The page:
(Closed) Invitations & large family – ok to pick and choose?

posted 8 years ago in Etiquette
Post # 3
1763 posts
Buzzing bee
  • Wedding: September 2010

I completely agree with the all or nothing. We set limits, i have a large extended family they I do stay in touch with, but we couldn’t invite them all. So we did all aunts and uncles and first cousins, we also did great aunt and uncles knowing that only a few could make the trip. We didn’t invite any second cousins or any other distant relatives.

I am on the receiving end of the choosing senario with one of my first cousins who I have been close to in recent years. it suck and makes you feel like you weren’t good enough to make the cut. You will end up hurting people’s feeling and probably have more drama then what it’s worth.

Post # 4
1166 posts
Bumble bee
  • Wedding: December 2010

it is not “wrong” to pick and choose. It is your wedding, and 75 is a pretty small number. We also drew the line at family members, including first cousins, whom we do not keep in touch with or have a relationship with.

Having said that, it is your fiance’s family and ultimately he will bear the brunt of any resentment created by not inviting them. So you can point out that etiquette does not dictate that you must invite your entire family, but you also need to be sensitive to his family’s feelings and the possible consequences if he doesn’t include certain people.

Is there a compromise you can reach between your short list and his all-inclusive list?

Post # 5
1427 posts
Bumble bee
  • Wedding: November 1999

we came into this situation; i wanted a really small intimate wedding. unfortunately my fiance comes from a large family with plenty of first cousins. we compromised by planning a small ceremony and opening the reception up to more people. even then, i was adament about having no children there but a lot of his cousins have kids. at the end of the day; we’re inviting everyone including the kids. i agree it is your wedding and it should be what you want; but remember that his family will become your family in the future. you may not be close now, but keep the door open for a future relationship. if you whack them from the list, you’re acting first and could potentially alienate them. also, if budget is a concern; keep in mind that the most generous guests are usually family. good luck!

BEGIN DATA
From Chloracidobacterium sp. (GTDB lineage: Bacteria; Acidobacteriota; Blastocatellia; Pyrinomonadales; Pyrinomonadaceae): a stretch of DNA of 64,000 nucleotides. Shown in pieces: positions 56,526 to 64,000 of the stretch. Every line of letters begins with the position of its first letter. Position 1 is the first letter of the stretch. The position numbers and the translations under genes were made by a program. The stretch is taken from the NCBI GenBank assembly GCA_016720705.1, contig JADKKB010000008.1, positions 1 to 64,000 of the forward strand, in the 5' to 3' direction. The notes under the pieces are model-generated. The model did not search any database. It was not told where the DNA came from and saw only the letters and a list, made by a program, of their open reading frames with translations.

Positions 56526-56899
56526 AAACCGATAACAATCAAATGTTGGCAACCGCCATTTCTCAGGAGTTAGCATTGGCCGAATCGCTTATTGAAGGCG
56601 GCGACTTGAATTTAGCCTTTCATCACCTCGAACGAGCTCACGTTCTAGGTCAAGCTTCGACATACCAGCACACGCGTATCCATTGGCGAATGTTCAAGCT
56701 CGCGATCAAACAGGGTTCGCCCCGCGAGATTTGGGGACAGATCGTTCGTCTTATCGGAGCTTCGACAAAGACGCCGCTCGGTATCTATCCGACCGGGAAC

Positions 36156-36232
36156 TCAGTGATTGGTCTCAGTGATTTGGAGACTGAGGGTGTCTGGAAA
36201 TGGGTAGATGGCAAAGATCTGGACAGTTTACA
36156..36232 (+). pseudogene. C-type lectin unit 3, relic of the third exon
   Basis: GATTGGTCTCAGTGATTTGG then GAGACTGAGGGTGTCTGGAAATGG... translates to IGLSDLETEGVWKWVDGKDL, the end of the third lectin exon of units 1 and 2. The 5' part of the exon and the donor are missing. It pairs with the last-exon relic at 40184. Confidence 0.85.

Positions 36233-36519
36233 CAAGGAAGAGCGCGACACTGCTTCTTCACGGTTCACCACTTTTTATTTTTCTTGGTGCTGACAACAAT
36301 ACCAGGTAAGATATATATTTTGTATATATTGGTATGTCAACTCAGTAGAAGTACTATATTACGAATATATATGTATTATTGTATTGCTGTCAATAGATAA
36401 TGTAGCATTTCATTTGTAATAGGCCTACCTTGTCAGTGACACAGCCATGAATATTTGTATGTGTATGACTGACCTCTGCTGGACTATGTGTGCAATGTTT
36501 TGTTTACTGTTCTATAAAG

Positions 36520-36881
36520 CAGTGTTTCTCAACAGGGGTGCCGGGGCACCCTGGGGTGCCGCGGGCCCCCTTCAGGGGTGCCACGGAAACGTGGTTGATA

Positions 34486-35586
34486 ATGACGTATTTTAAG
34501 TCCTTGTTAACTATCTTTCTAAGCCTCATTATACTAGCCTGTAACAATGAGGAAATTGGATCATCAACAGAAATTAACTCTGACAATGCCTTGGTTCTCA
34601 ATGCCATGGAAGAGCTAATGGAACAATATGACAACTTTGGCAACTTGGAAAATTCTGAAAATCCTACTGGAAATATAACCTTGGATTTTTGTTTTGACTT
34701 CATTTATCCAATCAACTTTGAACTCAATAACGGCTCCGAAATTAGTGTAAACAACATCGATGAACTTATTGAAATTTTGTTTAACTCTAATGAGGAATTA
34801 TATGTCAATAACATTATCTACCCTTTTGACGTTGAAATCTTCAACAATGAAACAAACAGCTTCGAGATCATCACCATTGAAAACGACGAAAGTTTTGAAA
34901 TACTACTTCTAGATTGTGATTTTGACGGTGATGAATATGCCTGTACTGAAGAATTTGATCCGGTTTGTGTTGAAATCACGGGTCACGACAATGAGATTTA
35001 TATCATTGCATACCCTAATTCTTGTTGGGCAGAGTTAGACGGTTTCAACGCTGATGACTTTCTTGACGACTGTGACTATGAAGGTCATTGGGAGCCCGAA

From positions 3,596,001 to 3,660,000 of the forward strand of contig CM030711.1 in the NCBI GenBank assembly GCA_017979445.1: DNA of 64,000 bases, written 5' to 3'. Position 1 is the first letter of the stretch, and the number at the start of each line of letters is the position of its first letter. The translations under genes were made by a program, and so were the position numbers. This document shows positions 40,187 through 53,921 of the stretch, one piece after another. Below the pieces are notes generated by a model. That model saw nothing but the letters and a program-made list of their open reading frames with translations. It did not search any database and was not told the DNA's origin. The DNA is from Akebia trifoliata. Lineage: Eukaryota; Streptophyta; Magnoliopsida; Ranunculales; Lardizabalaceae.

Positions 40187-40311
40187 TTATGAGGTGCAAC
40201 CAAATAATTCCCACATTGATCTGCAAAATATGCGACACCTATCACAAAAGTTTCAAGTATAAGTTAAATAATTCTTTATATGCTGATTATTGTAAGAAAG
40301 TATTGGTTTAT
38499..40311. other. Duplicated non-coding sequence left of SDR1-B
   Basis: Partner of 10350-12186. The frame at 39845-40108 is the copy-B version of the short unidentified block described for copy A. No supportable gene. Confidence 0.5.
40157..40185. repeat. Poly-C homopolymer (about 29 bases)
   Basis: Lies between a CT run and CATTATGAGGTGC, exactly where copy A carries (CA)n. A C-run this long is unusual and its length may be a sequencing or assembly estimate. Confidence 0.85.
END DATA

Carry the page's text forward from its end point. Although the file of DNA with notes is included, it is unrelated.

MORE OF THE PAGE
Post # 6
4824 posts
Honey bee

The alternative would be to draw the line between generations instead of in the middle of families. IE only aunts and uncles and no children.

But I agree, I had the same feeling with my FH’s family, but he wouldn’t do it and I can only imagine how much the family would have talked about us if we had. As the “outsider” marrying in to the family I am sure they would have blamed me the most. People tend to side with blood family.

Post # 8
3 posts
  • Wedding: June 2012

I’m kind of in the same boat. I have a huge Italian family, as well as two step families to consider on top of my friends while my fiance` only has, essentially, his immediate family (which includes his mother and two sisters), one set of grandparents, an aunt and uncle and then perhaps 4 or 5 close friends (most of which will be standing for him as groomsmen at the wedding).

We decided our best bet was to have a small ceremony with just immediate family and after, either the same day or at a later date (we haven’t decided if we want a destination wedding or not yet), we will throw a big party for our entire group of friends and family members.

I know that a lot of my family members are going to be hurt by not being invited to the actual ceremony, but I also know that if we DO have a destination wedding, most of them won’t be able to make the trip for scheduling, financial, or medical reasons. As it is, he and I are working on a very small budget for the entire thing ourselves so we may even have to cap the reception at less than 100 people. Plus, while a huge party sounds awesome, I know that I would feel exhausted with all the thank yous and whatnots.

Post # 9
89 posts
Worker bee
  • Wedding: July 2011

I am having the same problem.. why should I invite an uncle I haven’t even seen in 10 years just to invite him?  but apparently that’s what my dad wants and he is generously footing the bill so I have to invite the siblings.  Have you considered an A and B list?  We tried to do that, but it got too messy for us so we just chopped the list down and didn’t send save the dates to the relatives we didn’t really “want” to invite..

Post # 10
126 posts
Blushing bee

Here’s another tip that might help.  They say something like 20% of your guests may not be able to come (don’t take it personally – life just happens). I of course completely ignord this, thinking “of course they will all come!”.  But if you keep this in mind, you can have a second string “back-up group” of invitations ready to go. This way IF you get a few regrets you can still have the other invites ready to send out.


Have a wonderful wedding!Kiss

Post # 12
296 posts
Helper bee
  • Wedding: October 2012

We’ll be having this problem too. Fiance has a very large family, half of whom I’ve never even met, due to them living in another state or just not being close with them. I don’t think my fiance realizes how many close family and friends we have because he think we’re going to invite everyone and I’ve tried to explain to him that it’s just not possible! Good luck with everything. Hopefully the left out family members will understand!

Post # 13
10218 posts
Sugar Beekeeper
  • Wedding: November 2010

I had to reread the post to make sure I didn’t write it lol!!!! We invited everyone, but I know not everyone will be able to make it to the event. In actuality we KNOW that some of the prereq invitees will not be in attendance due to age, distance etc, but it was only “proper” to invite them.

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